There isn’t time – for revolution

There isn’t time – to evolutionize or hide

Those things most precious –

Our most precious Things that got erased, corrupted, infiltrated

I’m so sorry – I’m so sorry

In German, the number eleven, already rife with symbolism in numerology and history, is the word “Elf.” Fittingly, composer Danny Elfman, the literal Man of Eleven, unleashed a powerful new track on the eleventh hour of a toxic regime, and from here on out, he has an ambitious plan to release new music on the eleventh hour of every month henceforth.

Elfman’s deeply furious latest single, “Sorry”, is a blistering laundry list of rage against an oppressive, suffocating figure, dazzled by his signature cinematic flair. But for fans of The Simpsons and Tim Burton, gone is his usual dash of whimsy, although his unsettling choral elements do remain. Sorry, by contrast, is nearly five minutes of contempt, lashing out at dystopia, authoritarianism, and deception.

For the subject at hand, the timing could not be better. The accompanying video is heavy with symbolism, from the slimy black labyrinthine entity forming the sarcastic apology, to the distorted demonic appearance of Elfman himself spitting out the words. The visuals were originally created by Jesse Kanda, Melisa McGregor, and Berit Gwendolyn Gilma for Elfman’s thwarted 2020 Coachella performance. (Lizbeth Williamson did Elfman’s terrifying makeup.) The video is primal, visceral, and ugly. With that kind of venom to expel, it must be. Elfman tweeted, “I was looking forward to opening the show with something intense that no one had ever heard before, then the world turned upside down. So just try and imagine that when you hear it. I hope you like.”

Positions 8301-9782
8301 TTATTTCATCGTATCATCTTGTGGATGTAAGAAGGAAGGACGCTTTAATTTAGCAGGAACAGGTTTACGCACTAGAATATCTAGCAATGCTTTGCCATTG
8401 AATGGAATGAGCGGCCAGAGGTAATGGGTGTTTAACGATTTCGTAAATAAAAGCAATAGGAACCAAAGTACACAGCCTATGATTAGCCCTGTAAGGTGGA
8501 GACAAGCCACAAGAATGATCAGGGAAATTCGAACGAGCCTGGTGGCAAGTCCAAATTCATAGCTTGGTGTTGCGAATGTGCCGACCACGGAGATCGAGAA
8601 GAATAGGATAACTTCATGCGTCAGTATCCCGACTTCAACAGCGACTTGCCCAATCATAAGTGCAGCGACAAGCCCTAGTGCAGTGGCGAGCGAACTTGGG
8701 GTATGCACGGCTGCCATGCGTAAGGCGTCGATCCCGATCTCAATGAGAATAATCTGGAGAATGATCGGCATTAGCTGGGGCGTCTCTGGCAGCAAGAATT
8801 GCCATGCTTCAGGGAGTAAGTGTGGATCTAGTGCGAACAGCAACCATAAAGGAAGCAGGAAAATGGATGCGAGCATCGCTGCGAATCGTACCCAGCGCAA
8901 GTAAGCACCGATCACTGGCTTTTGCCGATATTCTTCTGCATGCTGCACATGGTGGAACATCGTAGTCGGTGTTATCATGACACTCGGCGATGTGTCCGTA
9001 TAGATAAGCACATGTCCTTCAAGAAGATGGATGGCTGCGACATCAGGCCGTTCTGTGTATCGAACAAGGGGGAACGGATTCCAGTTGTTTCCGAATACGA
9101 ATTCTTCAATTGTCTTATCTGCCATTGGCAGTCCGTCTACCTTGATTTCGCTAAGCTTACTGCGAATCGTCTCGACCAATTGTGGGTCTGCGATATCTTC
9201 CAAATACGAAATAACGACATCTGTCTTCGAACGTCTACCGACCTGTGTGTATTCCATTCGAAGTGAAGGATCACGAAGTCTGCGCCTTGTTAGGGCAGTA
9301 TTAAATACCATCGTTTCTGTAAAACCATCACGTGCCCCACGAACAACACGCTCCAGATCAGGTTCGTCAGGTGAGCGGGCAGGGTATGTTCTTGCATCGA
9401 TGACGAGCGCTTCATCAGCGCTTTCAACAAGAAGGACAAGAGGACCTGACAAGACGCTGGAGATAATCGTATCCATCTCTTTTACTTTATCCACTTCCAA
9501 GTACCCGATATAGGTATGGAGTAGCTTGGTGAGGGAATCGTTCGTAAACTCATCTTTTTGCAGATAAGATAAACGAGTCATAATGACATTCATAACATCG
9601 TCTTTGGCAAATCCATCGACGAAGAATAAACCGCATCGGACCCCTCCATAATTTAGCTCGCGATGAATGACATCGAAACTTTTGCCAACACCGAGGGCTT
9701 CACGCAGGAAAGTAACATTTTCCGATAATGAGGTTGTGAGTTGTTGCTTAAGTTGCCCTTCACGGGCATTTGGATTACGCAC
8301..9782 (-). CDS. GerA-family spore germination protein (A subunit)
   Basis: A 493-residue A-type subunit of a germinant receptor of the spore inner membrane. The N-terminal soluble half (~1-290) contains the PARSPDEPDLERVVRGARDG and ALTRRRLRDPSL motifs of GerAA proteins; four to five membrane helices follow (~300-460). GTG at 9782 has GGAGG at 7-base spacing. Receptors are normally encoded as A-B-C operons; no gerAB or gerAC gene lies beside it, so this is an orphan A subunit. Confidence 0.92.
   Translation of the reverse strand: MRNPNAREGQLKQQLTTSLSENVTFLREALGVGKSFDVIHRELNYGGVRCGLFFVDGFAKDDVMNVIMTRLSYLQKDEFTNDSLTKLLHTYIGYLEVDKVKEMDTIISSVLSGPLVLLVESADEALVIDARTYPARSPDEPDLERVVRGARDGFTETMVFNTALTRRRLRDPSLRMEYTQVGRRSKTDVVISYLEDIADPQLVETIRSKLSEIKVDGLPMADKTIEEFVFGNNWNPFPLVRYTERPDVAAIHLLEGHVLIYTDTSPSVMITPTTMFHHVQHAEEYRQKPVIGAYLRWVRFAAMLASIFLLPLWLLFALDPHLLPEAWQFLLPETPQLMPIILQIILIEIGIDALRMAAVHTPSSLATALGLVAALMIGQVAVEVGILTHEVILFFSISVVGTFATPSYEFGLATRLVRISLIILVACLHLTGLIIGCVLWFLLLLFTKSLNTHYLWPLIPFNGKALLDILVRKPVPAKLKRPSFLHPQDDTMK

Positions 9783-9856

The track follows Happy, released on Halloween and Elfman’s first solo single in over thirty years.  “Sorry was the first song I’ve written for myself in a long time,” Elfman told Rolling Stone. “It began as an obsessive choral-chant instrumental work, which at the time I called ‘alien orchestral chamber punk’ and evolved slowly into a song. I was surprised by the amount of rage I’d been storing inside myself that came bursting out as soon as I applied my voice.”

Looking forward to 11th of February. For now, here’s Sorry below. (Pro tip: play it over the news for a wild experience.)

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